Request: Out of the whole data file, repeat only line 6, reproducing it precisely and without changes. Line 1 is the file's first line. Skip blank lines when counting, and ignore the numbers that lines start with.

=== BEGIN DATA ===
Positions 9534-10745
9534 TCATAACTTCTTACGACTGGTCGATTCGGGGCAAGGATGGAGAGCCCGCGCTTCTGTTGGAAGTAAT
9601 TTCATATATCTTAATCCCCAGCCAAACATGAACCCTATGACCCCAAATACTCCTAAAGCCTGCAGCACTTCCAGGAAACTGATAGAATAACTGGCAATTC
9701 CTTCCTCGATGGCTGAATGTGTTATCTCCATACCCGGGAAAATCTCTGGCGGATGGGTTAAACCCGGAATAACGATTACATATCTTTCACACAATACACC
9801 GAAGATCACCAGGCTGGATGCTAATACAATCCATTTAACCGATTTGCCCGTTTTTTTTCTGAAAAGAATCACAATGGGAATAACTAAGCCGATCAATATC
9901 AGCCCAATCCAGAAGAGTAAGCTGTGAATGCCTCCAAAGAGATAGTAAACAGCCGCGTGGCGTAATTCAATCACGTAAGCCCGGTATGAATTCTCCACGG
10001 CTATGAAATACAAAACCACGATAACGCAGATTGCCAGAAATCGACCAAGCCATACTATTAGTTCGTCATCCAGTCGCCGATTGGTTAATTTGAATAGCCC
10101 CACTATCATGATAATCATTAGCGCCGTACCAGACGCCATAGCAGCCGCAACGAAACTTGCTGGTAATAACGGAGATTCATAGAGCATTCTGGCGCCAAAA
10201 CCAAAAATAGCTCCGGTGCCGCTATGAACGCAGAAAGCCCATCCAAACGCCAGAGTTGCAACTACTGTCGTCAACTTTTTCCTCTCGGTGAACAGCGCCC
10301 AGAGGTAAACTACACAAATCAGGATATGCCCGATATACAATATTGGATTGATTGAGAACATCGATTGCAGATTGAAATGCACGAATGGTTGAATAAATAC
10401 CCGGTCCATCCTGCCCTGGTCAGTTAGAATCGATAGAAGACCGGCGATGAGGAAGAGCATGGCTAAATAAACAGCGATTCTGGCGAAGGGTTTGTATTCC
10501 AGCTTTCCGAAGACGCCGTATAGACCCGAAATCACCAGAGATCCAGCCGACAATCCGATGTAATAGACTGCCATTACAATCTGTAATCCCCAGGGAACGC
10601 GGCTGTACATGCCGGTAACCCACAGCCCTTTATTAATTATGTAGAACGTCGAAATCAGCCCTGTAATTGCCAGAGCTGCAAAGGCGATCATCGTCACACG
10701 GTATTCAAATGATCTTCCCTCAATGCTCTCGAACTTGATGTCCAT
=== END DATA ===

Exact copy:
9901 AGCCCAATCCAGAAGAGTAAGCTGTGAATGCCTCCAAAGAGATAGTAAACAGCCGCGTGGCGTAATTCAATCACGTAAGCCCGGTATGAATTCTCCACGG